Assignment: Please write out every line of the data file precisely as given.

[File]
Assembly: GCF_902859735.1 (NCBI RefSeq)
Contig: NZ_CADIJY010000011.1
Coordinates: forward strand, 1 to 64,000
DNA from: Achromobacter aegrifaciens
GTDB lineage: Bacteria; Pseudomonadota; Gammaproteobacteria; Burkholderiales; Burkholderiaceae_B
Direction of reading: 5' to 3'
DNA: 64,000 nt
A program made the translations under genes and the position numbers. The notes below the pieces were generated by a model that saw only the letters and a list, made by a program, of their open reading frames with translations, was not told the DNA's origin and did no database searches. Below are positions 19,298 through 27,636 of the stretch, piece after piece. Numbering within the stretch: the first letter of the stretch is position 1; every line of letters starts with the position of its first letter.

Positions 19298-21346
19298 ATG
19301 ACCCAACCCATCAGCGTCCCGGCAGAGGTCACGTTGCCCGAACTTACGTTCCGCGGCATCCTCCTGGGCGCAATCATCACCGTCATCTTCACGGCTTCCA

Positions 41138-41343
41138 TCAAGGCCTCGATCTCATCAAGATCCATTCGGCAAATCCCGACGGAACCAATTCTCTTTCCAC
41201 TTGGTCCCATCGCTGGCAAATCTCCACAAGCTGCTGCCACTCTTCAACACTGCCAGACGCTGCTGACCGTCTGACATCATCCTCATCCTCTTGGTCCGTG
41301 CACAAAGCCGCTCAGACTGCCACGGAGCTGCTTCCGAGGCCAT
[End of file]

Assembly: GCF_902859735.1 (NCBI RefSeq)
Contig: NZ_CADIJY010000011.1
Coordinates: forward strand, 1 to 64,000
DNA from: Achromobacter aegrifaciens
GTDB lineage: Bacteria; Pseudomonadota; Gammaproteobacteria; Burkholderiales; Burkholderiaceae_B
Direction of reading: 5' to 3'
DNA: 64,000 nt
A program made the translations under genes and the position numbers. The notes below the pieces were generated by a model that saw only the letters and a list, made by a program, of their open reading frames with translations, was not told the DNA's origin and did no database searches. Below are positions 19,298 through 27,636 of the stretch, piece after piece. Numbering within the stretch: the first letter of the stretch is position 1; every line of letters starts with the position of its first letter.

Positions 19298-21346
19298 ATG
19301 ACCCAACCCATCAGCGTCCCGGCAGAGGTCACGTTGCCCGAACTTACGTTCCGCGGCATCCTCCTGGGCGCAATCATCACCGTCATCTTCACGGCTTCCA

Positions 41138-41343
41138 TCAAGGCCTCGATCTCATCAAGATCCATTCGGCAAATCCCGACGGAACCAATTCTCTTTCCAC
41201 TTGGTCCCATCGCTGGCAAATCTCCACAAGCTGCTGCCACTCTTCAACACTGCCAGACGCTGCTGACCGTCTGACATCATCCTCATCCTCTTGGTCCGTG
41301 CACAAAGCCGCTCAGACTGCCACGGAGCTGCTTCCGAGGCCAT